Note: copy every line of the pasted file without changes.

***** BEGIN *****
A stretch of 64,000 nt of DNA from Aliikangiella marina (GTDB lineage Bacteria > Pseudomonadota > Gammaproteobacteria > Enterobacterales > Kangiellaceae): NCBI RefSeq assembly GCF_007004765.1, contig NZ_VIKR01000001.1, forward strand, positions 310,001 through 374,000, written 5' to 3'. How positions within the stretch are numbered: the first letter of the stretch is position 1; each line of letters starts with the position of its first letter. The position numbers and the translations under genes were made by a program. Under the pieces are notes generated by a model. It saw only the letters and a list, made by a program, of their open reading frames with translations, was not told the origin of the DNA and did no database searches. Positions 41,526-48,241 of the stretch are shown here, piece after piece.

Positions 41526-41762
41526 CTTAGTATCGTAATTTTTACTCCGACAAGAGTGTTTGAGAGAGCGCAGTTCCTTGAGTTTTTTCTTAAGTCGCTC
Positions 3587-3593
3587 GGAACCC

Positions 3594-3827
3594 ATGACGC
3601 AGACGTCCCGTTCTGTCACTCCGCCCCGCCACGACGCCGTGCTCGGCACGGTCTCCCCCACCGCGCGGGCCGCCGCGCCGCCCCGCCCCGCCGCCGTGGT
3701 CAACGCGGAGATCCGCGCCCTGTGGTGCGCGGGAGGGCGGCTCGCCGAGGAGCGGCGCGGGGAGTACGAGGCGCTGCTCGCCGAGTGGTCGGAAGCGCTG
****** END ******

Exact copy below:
A stretch of 64,000 nt of DNA from Aliikangiella marina (GTDB lineage Bacteria > Pseudomonadota > Gammaproteobacteria > Enterobacterales > Kangiellaceae): NCBI RefSeq assembly GCF_007004765.1, contig NZ_VIKR01000001.1, forward strand, positions 310,001 through 374,000, written 5' to 3'. How positions within the stretch are numbered: the first letter of the stretch is position 1; each line of letters starts with the position of its first letter. The position numbers and the translations under genes were made by a program. Under the pieces are notes generated by a model. It saw only the letters and a list, made by a program, of their open reading frames with translations, was not told the origin of the DNA and did no database searches. Positions 41,526-48,241 of the stretch are shown here, piece after piece.

Positions 41526-41762
41526 CTTAGTATCGTAATTTTTACTCCGACAAGAGTGTTTGAGAGAGCGCAGTTCCTTGAGTTTTTTCTTAAGTCGCTC
Positions 3587-3593
3587 GGAACCC

Positions 3594-3827
3594 ATGACGC
3601 AGACGTCCCGTTCTGTCACTCCGCCCCGCCACGACGCCGTGCTCGGCACGGTCTCCCCCACCGCGCGGGCCGCCGCGCCGCCCCGCCCCGCCGCCGTGGT
3701 CAACGCGGAGATCCGCGCCCTGTGGTGCGCGGGAGGGCGGCTCGCCGAGGAGCGGCGCGGGGAGTACGAGGCGCTGCTCGCCGAGTGGTCGGAAGCGCTG